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How to Build an Equatorial Mount for Long Exposure Astrophotography

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Last Fall (2011) I took full advantage of the fantastic sabatical policy where I am employed.  My wife and I spent a good portion of this time driving around the beautiful American Southwest and the many awesome parks on and around the Colorado Plateau.  While driving hundreds of miles in desolate landscapes the clarity of the night sky inspired me to dream up a camera mount that would rotate to accommodate the polar rotation of the planet.  Any long photographic exposures of the stars with a static tripod will result in star trails--which is cool--but precludes an astrophotographer from capturing faint details in the night sky.  I calculated the gear ratios in my head (over many hours of isolation) while my wife slept in the passenger seat next to me and started to dream up the other mechanical requirements to build this tool.  After returning from my sabbatical and after the new year rolled over I began spending time at the San Jose TechShop where I discovered all the awesome tools that can bring musings like mine out of your head and into the real world.  With the access they provide to so many otherwise difficult-to-access tools I decided to make it at TechShop (www.techShop.ws.)  The laser cutter and acrylic sheet were the media and method I chose to make this dream real.  I also used Autodesk Inventor, which I learned to use at TechShop, to create the mechanical system and the drawings that would drive the laser to cut the acrylic with mesmerizing precision and accuracy.  This instructable describes the process and steps I defined to create this equatorial mount.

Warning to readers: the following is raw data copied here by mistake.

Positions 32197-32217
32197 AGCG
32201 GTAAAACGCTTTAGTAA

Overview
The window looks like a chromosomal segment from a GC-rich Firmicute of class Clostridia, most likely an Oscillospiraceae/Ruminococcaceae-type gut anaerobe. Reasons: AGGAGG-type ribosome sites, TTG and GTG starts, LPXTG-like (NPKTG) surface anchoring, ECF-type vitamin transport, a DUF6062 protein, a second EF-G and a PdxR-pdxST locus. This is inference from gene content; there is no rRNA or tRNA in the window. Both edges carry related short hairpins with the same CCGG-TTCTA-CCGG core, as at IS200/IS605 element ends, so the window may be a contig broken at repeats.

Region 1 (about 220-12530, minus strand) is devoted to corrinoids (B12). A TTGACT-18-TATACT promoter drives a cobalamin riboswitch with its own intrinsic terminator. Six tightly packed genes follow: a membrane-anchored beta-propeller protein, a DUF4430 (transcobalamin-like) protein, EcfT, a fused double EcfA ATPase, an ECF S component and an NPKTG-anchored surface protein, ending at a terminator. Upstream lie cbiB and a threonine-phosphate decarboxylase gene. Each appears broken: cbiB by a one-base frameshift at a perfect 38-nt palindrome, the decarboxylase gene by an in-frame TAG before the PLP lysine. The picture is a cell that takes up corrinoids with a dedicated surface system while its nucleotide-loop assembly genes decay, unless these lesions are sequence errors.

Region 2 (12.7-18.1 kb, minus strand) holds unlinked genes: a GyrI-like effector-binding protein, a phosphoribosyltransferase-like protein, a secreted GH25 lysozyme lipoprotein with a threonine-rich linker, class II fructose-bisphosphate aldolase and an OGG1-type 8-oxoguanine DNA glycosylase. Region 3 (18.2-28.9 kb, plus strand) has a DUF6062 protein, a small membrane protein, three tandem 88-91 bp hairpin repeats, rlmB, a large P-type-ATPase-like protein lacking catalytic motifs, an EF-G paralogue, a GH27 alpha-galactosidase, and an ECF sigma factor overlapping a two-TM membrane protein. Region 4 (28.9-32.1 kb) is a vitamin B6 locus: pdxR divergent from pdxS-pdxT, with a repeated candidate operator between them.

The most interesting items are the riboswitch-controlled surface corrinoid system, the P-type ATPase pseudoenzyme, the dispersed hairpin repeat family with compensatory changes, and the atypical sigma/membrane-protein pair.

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adarsh_ananth2 months ago

How long can this be used for tracking?

Stan1y6 months ago
how much torque does a quartz clock movement produce a 2:1 drive from the hour hand sprocket would give your 1 revolution per day
i add a few pics here i hope it helps a bit
1.jpg2.jpg
that was an absolutely brilliant effort :) however i have a problem designing my own gearbox using Autodesk inventor. i have designed and linked the gears following your steps but the trouble begins here: after defining a plain for sketching the contour, i followed as you said: projected the holes and sketched the contour but it doesn't allow me to extrude the contour saying:"create extruded feature: problems encountered while executing this command" maybe i should've asked this in a CAD forum but please give me a clue. it's been three days or so I'm trapped in this part. i've checked that the contour is closed and also there's no possible intersection between the extruded sheet and the gears.
thanks again for your exceptional piece of work :)
Applebohn1 year ago
Absolute fabulous!
ridiculously.awesome (author) 2 years ago
I just added the CAD files for folks interestsed in building this unit for themselves.
jeffbot2 years ago
I love this article and is a great project for us sky watchers. Could you provide (add) the DWG files so I could have the gears cut?
ridiculously.awesome (author)  jeffbot2 years ago
Thanks for the compliment. I'm happy to add the DWG files and will update the post with this. In the meantime, I did export the STL files and posted them to the 123Dapp site:
http://www.123dapp.com/stl-3D-Model/Equatorial-Mount-for-Astrophotography/667245
ridiculously.awesome (author) 2 years ago
I added a build of materials list with cost and sources for the components. The total cost for the build was just under $200.
rimar20002 years ago
WOW, what a good work!

I would like to do something so, but much simpler and therefore cheaper.
A very inexpensive alternative is the hand-turned barn door tracker like this one:

http://www.astropix.com/BGDA/SAMPLE2/SAMPLE2.HTM

If you build it right you simply need to turn the screw at the same rate a watch's second hand turns. Not terribly difficult (and the photography is somewhat forgiving) and you can do exposures up to several minutes.
I considered the barn door type design, but there are a few problems with this design.

1) A wide angle lens is MUCH more tolerant to an innacurate mount. I'm using telephoto to super telephoto lenses which magnify the effect of vibration, bumps, even wind to the point where the photo will develop streaks. The snap shot in the example at the link you provided covers a ~70 degree diagonal angle (20mm on a 1.6 APS-C.) I'm using lenses with anywhere from 100mm up to 1120mm meaning my diagonal FOV is anywhere from ~20 degrees down to ~2 degrees. There is very little tolerance for vibration at this small FOV.